THE FINE fans of Cleveland, where for decades the only certainty has been abject misery, are afraid to embrace hope, for they know what will happen if they allow it in their souls.
LeBron James, the city's latest hope, understands. He grew up 40 miles away, in Akron. He heard the weeping. And the other day, after leading the Cavaliers to the best record in the NBA, he summarized Cleveland's bitter past.
"The thing is with the history of Cavaliers, you go to the last shot by Jordan,'' he told reporters, "... then you go the final drive by John Elway ... then you go to Jose Mesa, you know, the debacle in the bottom of the ninth. I mean, it's bad. And Cleveland fans know."
No matter the sport or the circumstances, agony looms.
Cleveland has not celebrated a championship since 1964, when Jim Brown was demolishing defenses for the NFL Browns. The ensuing 44 years have been a cruel joke.
Another cruel joke awaits.
The NBA playoffs begin today, and the Cavaliers went 39-2 in their arena to earn the home-court advantage throughout. Boston, the defending champion and No. 2 seed in the Eastern Conference, expects to be without star forward Kevin Garnett. Injuries have robbed No. 3 seed Orlando of its best squad. The path, then, is paved.
But the Cavs are not the best team in the league. Not yet. Not when Mo Williams is the closest thing LeBron has to a serious wing man. And not when the Los Angeles Lakers, coming out of the Western Conference, are deeper and better balanced.
Having these teams in the NBA Finals pits the league's two best players against each other. Kobe Bryant vs. James is a worthy successor to Magic vs. Larry. Electricity is guaranteed.
Though Cleveland coach Mike Brown improved this season, thanks mostly to altering his staff, he's at a disadvantage against Phil Jackson, the L.A. coach who owns too many rings to wear.
Because James and Bryant practically nullify each other — though LeBron is on the verge of claiming a slight edge — the coaches and supporting casts swing it to the Lakers in six. Otherwise, Pau Gasol, Lamar Odom, Derek Fisher and Andrew Bynum have some explaining to do.
And neither team should have much of a problem making its way to a must-see TV finals.
With Garnett and Leon Powe limping, Boston can't win 12 postseason games. Forwards Rashard Lewis and Hedo Turkoglu are hobbling for No. 3 seed Orlando, which still misses point guard Jameer Nelson. As much as I respect Atlanta's athleticism and Miami's irrepressible Dwyane Wade, no other team in the East has a chance.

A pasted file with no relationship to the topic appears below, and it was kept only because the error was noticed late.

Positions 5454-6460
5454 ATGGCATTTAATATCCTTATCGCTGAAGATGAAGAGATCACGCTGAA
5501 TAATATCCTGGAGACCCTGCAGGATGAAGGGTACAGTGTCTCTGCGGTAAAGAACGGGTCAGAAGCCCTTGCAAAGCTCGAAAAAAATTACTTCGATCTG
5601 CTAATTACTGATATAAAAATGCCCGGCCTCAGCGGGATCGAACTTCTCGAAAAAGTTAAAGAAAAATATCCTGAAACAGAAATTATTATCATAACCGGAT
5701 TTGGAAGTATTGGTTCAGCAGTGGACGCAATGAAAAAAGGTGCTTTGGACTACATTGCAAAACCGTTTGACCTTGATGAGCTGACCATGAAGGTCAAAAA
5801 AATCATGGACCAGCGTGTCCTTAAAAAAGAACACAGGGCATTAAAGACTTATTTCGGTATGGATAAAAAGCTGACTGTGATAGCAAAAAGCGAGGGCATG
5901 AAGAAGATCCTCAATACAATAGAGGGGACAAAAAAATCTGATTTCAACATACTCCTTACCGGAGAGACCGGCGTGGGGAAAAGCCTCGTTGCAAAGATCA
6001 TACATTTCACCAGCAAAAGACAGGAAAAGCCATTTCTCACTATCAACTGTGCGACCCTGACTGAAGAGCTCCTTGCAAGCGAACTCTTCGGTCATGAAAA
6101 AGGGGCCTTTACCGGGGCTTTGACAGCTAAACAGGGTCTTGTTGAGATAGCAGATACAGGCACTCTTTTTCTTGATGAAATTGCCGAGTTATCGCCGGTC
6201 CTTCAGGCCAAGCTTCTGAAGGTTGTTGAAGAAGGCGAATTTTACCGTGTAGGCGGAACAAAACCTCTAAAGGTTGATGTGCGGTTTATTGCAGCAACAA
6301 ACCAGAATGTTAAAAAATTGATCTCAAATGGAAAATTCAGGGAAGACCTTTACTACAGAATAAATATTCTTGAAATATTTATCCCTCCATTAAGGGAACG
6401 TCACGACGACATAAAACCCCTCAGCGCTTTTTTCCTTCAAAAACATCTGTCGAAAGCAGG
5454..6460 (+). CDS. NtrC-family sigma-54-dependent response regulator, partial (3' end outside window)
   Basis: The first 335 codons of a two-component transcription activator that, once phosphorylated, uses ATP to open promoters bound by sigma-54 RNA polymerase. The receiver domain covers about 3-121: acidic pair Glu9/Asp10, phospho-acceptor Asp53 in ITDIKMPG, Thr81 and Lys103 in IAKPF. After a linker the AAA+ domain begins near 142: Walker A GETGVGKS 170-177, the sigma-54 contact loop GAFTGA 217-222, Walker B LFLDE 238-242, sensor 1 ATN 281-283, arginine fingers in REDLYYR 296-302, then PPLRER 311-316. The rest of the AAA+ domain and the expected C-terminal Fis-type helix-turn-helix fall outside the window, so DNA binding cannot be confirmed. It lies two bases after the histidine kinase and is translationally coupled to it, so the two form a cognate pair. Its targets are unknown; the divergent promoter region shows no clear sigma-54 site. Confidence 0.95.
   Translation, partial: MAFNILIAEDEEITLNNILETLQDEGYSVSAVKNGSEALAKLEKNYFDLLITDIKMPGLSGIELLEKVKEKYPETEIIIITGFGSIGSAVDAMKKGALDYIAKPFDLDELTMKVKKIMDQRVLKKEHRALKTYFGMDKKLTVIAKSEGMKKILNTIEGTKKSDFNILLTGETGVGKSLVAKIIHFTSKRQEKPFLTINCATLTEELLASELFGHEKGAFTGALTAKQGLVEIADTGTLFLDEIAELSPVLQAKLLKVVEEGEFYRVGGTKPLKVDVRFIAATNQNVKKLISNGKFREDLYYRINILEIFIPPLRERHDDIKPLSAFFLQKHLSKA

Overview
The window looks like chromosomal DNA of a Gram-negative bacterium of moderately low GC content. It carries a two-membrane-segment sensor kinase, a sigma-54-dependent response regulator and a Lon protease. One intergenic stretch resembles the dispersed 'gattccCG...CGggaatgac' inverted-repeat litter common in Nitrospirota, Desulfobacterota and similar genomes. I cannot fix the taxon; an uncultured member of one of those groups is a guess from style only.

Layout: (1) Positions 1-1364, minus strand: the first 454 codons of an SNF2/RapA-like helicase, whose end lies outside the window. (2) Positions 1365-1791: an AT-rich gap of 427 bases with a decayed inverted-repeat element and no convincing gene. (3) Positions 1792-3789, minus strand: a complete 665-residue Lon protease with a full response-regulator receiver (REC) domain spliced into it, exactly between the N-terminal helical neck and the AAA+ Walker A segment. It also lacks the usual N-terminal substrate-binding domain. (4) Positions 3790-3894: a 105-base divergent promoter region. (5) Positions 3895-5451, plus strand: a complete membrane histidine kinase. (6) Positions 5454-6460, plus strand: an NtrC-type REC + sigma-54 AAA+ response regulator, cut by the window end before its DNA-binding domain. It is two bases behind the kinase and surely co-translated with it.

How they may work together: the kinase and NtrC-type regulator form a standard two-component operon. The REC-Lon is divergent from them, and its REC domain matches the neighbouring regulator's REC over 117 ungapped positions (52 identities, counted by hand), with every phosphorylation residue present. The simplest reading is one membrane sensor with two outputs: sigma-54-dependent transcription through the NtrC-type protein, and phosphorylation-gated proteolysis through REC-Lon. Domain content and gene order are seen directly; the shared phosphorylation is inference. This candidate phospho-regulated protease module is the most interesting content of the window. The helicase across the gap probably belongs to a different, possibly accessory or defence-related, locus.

The Lakers have it easier in the West. Though No. 2 seed Denver improved dramatically when it swapped Allen Iverson for the classy, clutch Chauncey Billups, the Nuggets still have too many unreliables such as Kenyon Martin, J.R. Smith and Nene.
San Antonio, the most consistent team in sports over the past decade, is dangerous mostly because of its professionalism. Age, however, has taken away a half step. That's deadly in the playoffs. And Portland, health permitting, is two years away from making a serious run for the trophy.
So it's Cleveland-L.A., blue-collar grit vs. Hollywood glitz. And no matter how they look through the initial rounds, the Cavs will feel like underdogs.
It's the way of Cleveland, where a fan's life includes Browns quarterback Brian Sipe, instructed to throw the ball away if the play wasn't wide open, getting picked off in the end zone by Raiders safety Mike Davis to end the 1980 season.
And Denver's John Elway, on frozen turf in January 1987, stealing your AFC Championship dreams.
And Earnest Byner, fumbling away your last chance in the AFC Championship game a year later.
And Michael Jordan, abusing poor Craig Ehlo, breaking your heart.
And Jose Mesa, two outs away from your first World Series win in 49 years, blowing the save in the ninth inning of Game 7 in 1997 against Florida.
Pieces of Cleveland's heart have been scattered all over Lake Erie. And here come Kobe and the Lakers, just good enough to add another layer of torment.
Contact Monte Poole at firstname.lastname@example.org.